China to launch Tiangong-2 in September ahead of new crew mission
China will make another big step in its manned space program with the launch of a new orbital laboratory and a new manned space mission in the next two months. The launch of the Tiangong-2 space station is expected to take place on September 15 via the use of a Chang Zheng (Long March) 2F/T2 rocket.
Despite the recent launch mishap of a Long March 4C rocket that resulted in the loss of the Gaofen-10 remote sensing satellite out of Taiyuan, China has remained undeterred in pressing forward with the launch campaign for its second orbital outpost.
The rollout of module remains on target for September 13.
Engineers at the Jiuquan Satellite Launch Center have already been busy working on the rocket.
They are pressing through vertical integration operations on the Long March-2F/T2 launch vehicle that will be used to orbit the new Tiangong-2 orbital laboratory.
This launch campaign started back on July 9, with the arrival of Tiangong-2 to Jiuquan, following its journey from Beijing on July 7.
The carrier then departed from Beijing on August 3, arriving at the launch site after a three-day train journey.
The rocket stages were then transported to the vertical assembly building and were subjected to initial testing to verify that no damage was suffered during train ride to the spaceport.
Electrical and autonomous tests followed, ahead of mounting the first stage on the mobile launch platform that will transport the rocket to the 921 Launch Platform on the LC43 Launch Complex.
After the first stage was secure on the mobile launch platform, engineers integrated the first of the four lateral strap-on boosters. Stacking operations have since moved on to the second stage.
The new orbital outpost will enable the crews to remain in orbit for 30-day missions.
Original built as a back up to Tiangong-1, TG-2 is expected to be identical in size to the previous Chinese station launched in 2011.
Having an increased payload capacity, the new station will use its improved living conditions to verify key technologies, such as on-orbit propellant resupply using the new Tianzhou logistics vehicle.
TG-2 will also be used to conduct space science experiments on a relatively large scale compared to China’s previous efforts.
Tiangong-2 will also be equipped with a new robotic arm and will be accompanied by the small Banxing-2 satellite for technology demonstrations. It will also capture images of the new station in orbit.
Tiangong-2 will be launched by the Long March-2G/T2, a variant of the launch vehicle usually used for the manned Shenzhou program.
This launch vehicle, developed by the China Academy of Launch Vehicle Technology under the China Aerospace Science and Technology Corporation, is different from the original ‘Shenjian’ (Devine Arrow) version that was developed from the Chang Zheng-2E launch vehicle.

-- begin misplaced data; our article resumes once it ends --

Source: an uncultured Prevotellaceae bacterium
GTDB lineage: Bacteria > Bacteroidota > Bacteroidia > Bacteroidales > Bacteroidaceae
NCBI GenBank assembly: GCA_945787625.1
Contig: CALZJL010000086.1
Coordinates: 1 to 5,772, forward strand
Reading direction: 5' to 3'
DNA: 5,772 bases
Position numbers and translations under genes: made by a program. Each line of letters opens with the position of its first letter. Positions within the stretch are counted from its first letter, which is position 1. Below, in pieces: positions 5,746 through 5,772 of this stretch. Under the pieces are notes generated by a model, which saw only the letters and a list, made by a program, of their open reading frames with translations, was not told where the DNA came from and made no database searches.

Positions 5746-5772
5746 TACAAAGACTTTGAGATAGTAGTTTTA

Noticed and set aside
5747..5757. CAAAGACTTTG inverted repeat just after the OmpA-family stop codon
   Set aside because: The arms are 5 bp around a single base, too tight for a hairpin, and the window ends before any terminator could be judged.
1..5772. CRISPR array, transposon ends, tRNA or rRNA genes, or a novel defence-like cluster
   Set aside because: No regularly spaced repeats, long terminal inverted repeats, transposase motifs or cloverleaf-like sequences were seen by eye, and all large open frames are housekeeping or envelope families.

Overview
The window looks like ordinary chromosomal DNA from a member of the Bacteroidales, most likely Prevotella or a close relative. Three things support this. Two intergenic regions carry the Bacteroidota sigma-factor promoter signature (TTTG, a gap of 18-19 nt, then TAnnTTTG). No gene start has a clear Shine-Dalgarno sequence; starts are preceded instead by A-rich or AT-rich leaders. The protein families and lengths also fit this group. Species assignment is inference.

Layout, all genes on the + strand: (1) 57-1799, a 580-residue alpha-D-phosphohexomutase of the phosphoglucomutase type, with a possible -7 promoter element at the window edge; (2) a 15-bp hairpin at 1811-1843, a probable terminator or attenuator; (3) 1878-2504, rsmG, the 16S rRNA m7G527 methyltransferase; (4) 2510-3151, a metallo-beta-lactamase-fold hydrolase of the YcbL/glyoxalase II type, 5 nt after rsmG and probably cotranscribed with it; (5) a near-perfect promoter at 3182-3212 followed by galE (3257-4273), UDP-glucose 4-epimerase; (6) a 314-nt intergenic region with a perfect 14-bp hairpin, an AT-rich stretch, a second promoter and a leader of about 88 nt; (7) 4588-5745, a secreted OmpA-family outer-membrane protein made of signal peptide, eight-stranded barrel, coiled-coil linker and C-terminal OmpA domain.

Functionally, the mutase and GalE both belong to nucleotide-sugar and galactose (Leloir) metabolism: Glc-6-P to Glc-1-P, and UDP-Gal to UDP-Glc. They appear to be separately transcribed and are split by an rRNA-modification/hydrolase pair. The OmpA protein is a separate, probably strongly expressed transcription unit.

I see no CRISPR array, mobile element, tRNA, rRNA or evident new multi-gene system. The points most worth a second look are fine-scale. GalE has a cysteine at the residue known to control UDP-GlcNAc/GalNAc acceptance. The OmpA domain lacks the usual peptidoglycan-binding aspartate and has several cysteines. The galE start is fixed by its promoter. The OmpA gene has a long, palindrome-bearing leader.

That rocket, in turn, was based on the proven flight technology of the Chang Zheng-2C.
Conceptual design work on the CZ-2E launch vehicle began in 1986. The rocket was entered into the world launch services market following a successful test flight in July 1990.
In order to meet the requirements of the rendezvous and docking mission, the Chang Zheng-2F endured nearly 170 technical modifications and utilized five newly developed technologies.
A substantial difference for this rocket is the absence of the launch escape tower, a more bulbous fairing and an improved separation sequence.
On this upcoming mission, the fairing is 12.7 meters long and 4.2 meters in diameter. An additional characteristic of this rocket includes the fact that is capable of more precise orbit insertion accuracy.
This is possible with the introduction of improved navigation systems and complex guidance system that features real-time inputs to the rocket to orbit parameters and uses GPS data outside the measurement error correction parameters so as to achieve double redundancy. Also, more propellant is loaded on the boosters, thus increasing the firing time.
Like the CZ-2F/G, the CZ-2F/T2 is a two-stage launch vehicle that uses four strap-on boosters during the first stage phase.
Overall length is 52.0 meters with a 3.35 meter core stage and a maximum diameter of 8.45 meters. At launch, it has a 493,000 kg mass, capable of launching 8,600 kg cargos into a low Earth orbit.
For the CZ-2F launch vehicle, the LB-40 strap-on boosters have a length of 15.326 meters, a diameter of 2.25 meters, a gross mass of 40,750 kg and an empty mass of 3,000 kg.
Each booster is equipped with a fixed nozzle YF-20B engine that consumes UDMH/N2O4 developing 740.4 kN of sea lever thrust. Burning time is 127.26 seconds.
The L-180 first stage has a length of 28.465 meters, a diameter of 3.35 meters, a gross mass of 198,830 kg and an empty mass of 12,550 kg. It is equipped with a YF-21B engine pack that consists of four YF-20B engines that consume UDMH/N2O4 developing 2,961.6 kN of sea lever thrust. Its burn time is 160.00 seconds.
The L-90 second stage has a length of 14.223 meters, a diameter of 3.35 meters, a gross mass of 91,414 kg and an empty mass of 4,955 kg. It is equipped with a YF-24B engine pack that consists of one fixed nozzle YF-22B main motor with a swiveling vernier four YF-23B engines.
The engines consume UDMH/N2O4 developing 738.4 kN (main engine) and 47.07 kN (vernier) of vacuum thrust. Total burn time is 414.68 seconds (301.18 seconds burn time for the main engine).
(Images via CCTV).